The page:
Along the Rob Roy Way part 1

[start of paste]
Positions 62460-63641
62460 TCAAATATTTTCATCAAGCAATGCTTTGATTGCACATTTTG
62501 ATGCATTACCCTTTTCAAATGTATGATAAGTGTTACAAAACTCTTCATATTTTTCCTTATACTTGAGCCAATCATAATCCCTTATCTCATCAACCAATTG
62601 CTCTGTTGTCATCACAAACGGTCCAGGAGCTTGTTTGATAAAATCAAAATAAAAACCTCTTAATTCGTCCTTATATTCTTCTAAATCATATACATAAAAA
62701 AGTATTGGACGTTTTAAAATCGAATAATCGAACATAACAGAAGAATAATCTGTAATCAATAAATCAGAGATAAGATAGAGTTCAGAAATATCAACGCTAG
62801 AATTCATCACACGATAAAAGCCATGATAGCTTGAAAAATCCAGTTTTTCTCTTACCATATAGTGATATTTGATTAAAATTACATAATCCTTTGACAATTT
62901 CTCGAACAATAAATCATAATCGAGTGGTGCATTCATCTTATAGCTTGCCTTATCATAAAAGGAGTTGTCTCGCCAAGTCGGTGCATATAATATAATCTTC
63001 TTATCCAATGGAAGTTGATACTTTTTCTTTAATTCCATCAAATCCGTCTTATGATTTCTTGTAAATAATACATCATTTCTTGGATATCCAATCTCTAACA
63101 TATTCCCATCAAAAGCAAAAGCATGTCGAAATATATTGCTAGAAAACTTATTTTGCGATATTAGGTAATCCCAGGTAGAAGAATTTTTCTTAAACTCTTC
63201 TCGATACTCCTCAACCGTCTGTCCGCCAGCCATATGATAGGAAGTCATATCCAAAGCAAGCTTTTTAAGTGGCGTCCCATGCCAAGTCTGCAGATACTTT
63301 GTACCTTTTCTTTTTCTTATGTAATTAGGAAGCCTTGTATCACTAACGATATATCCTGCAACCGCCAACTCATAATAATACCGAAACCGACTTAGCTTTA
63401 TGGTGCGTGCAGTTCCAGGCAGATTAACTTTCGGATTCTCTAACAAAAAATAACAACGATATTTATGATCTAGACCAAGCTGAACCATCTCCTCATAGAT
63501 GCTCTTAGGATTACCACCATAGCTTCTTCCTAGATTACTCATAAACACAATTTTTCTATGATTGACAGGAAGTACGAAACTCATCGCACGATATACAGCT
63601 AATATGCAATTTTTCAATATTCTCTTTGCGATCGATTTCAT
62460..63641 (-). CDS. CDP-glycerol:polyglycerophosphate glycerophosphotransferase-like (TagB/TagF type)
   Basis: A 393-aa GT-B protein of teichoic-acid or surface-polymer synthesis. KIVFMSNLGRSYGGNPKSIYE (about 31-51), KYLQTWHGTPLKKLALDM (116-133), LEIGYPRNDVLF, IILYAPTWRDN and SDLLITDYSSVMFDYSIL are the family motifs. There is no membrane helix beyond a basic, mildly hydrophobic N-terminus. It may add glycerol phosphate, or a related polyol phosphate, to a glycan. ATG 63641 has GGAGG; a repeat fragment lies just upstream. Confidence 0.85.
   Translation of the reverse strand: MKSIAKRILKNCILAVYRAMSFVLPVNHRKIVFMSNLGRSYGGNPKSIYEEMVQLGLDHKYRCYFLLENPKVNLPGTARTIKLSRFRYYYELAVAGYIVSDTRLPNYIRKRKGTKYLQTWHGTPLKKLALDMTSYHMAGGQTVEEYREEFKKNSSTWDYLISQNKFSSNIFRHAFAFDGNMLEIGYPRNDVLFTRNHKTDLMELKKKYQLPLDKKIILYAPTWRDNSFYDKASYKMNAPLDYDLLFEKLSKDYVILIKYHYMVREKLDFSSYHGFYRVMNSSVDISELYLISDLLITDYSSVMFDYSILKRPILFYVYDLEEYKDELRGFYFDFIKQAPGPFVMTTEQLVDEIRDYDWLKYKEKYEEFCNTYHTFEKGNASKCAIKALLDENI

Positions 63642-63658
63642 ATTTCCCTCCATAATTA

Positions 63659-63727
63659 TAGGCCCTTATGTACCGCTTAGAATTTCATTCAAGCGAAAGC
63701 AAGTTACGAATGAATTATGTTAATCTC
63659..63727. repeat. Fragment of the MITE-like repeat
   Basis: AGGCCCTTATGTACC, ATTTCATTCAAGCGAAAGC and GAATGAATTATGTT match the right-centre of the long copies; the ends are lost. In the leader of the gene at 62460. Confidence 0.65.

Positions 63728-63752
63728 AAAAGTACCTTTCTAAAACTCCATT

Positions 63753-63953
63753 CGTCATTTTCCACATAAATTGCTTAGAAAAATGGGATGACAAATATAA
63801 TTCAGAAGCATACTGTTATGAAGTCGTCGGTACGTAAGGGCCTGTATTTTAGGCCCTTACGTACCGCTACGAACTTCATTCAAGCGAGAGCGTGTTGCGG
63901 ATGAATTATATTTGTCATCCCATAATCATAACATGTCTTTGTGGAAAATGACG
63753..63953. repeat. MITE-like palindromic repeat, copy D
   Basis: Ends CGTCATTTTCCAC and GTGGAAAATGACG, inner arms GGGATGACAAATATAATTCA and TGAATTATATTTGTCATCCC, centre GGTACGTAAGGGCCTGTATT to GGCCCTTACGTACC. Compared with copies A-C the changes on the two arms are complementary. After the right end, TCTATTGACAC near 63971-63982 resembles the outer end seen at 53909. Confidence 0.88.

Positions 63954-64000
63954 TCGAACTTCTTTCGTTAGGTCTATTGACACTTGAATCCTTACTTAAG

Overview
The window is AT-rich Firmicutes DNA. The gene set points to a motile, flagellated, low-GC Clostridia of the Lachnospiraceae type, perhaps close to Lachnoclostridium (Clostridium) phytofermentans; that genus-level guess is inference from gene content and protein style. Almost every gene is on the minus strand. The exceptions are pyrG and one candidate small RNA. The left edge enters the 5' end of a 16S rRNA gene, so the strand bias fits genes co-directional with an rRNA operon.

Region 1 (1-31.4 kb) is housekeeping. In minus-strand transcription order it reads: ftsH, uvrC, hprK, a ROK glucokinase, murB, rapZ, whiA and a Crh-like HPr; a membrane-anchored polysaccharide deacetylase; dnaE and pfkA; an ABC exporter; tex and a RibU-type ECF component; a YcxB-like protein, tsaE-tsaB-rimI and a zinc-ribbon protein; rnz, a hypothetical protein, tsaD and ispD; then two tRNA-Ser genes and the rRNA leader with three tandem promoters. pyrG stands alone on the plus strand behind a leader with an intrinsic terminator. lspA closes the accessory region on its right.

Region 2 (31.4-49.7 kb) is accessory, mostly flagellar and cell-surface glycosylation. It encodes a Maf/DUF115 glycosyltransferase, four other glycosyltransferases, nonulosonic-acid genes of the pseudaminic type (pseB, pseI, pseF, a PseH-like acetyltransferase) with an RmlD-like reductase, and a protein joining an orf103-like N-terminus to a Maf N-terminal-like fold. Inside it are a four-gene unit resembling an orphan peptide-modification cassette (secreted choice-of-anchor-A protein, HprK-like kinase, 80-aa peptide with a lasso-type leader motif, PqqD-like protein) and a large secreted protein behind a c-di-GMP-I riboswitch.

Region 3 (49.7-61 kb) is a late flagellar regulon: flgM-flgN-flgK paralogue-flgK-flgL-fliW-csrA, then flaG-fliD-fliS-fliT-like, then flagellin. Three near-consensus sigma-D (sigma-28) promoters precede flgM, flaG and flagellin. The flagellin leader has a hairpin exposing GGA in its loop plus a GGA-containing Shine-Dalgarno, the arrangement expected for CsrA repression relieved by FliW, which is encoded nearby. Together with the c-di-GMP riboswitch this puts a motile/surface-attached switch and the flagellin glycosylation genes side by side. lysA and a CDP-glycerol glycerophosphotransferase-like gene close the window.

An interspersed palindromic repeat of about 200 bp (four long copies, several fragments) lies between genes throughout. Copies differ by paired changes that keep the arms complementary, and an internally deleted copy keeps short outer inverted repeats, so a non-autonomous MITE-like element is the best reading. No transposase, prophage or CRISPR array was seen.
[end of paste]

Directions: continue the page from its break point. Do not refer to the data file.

http://www.onetruemedia.com/shared?p=10968e537b84d8dc602ecd9&skin_id=1602&utm_source=otm&utm_medium=text_urlAlong the 79-mile 'Rob Roy Way 2012' contains some highlights from trips along the Way this year and at Callander, which is synonymous with Ben Ledi (both of which achieved prominence during the 1960s as the setting and backdrop for "Tannochbrae" in the first TV series of 'Dr. Finlay's Casebook') - we climbed the 879m Corbett 'hill of the gentle slope' or 'God's hill' in the snow. For the record, the second series of Dr. Finlay was filmed in Auchtermuchty, perhaps more remembered of late for its mention in the Canadian Miller's advert that got banned. As you may recall the ad featured a Mounty who announced during the first of a two-part advert that he had informed his grandmother that he was going to visit Scotland for which she had given him a fox hat. In the second advert screened minutes later he's now in a phone box phoning his grandmother informing her that he is now in Auchtermuchty, to which she replied "Wear the fox-hat?". As you can guess, it got famously banned after a few showings.Callander's attraction to visitors goes back a long way. The Romans named this place Bochastle when they built a fort beside the River Teith here in the first century AD. Today this episode in Callander's history is marked primarily though the name of the Roman Camp Hotel, near the eastern end of the town. Check the pink 'Roman Camp' building. The last person to be tried and imprisoned for the crime of Witchcraft in the UK was Helen Duncan from Callander. In 1941 during World War II she held a séance in Portsmouth at which she indicated knowledge that HMS Barham had been sunk. As this fact was kept secret from the British public (until 1942), the Admiralty had no choice but to attempt to discredit her. This video also visits Balquhidder village - or ''Kirktoun' located at the east end of Loch Voil in Balquhidder Glen, north of The Trossachs, as we once again visited Rob Roy's grave to see that famous testament "MacGregor Despite them". Says it all, I suppose. A single-track road leaves the A84 at Kings House Hotel and winds west for 8 miles to its end at Inverlochlarig farm, once owned by Rob Roy. This road passes through some stunning scenery and leads to the small car park and open shelter at Inverlochlarig. Can remember sheltering there after doing Stob Binnein many, many years ago.The village of Balquhidder is centred on the village church, where, by the ruins of an earlier church, Rob Roy is buried beside his wife Mary and two of his sons. The farm across the road from the church was once tenanted by one of Rob's sons. On the other side of the Loch is Stronvar House, once a MacGregor castle but now a private home. The origin of the name 'Balquhidder' is a matter of much controversy but the most favoured explanation is that it derives from the Gaelic 'Baile-chuidir', meaning 'the town or land of joint occupancy'. Balquhidder Glen has been long associated with the Clan MacGregor, but before the arrival of the persecuted MacGregors it was the domain of the Clan McLaren or McLaurin (clan Labhran), probably since the 6th century. There were one or two famous conflicts between the two clans in their shared tenancy of the glen - sparked off by seemingly minor events such as 'who has the right to first enter the church'. The defeat of the Jacobites in the 1745 rising started the decline of the clans in the glen. After Culloden the Crown appropriated the lands of the Jacobite supporters and the tenants were forced to leave the lands where their ancestors had lived for centuries. The Kirktoun has a long religious history and in early times was described as 'a thin place', that is, a place where heaven and earth were very close. The Church was built in 1631 to replace an earlier church to the east of it, where Rob Roy's grave is sited. The old church was in use until 1855, by which time dampness and fungi on its walls necessitated its replacement. Its most famous minister was Robert Kirk, who arrived there when he was twenty and subsequently ministered for sixteen years. He believed in fairies and wrote a book about them called "The Secret Commonwealth of Elves, Fauns, and Fairies." He moved to Aberfoyle and made Doon Hill famous, as that is where he was supposedly kidnapped by the fairies and imprisoned in a huge pine tree! His gravestone is at the old parish church at Aberfoyle. Seton Gordon refered to him as the Rev Kirke and quotes author Patrick Grahame who believed the minister was "in fairyland". Think they all are. From the Church and graveyard it's possible to walk up to the McLaren gathering place at Creag an Tuirc, "the hill of the boar".[all pictures and text copyright roddymck - 2012: this video can be viewed advert free at 'MySharePage', its source of origin, on OneTrueMedia].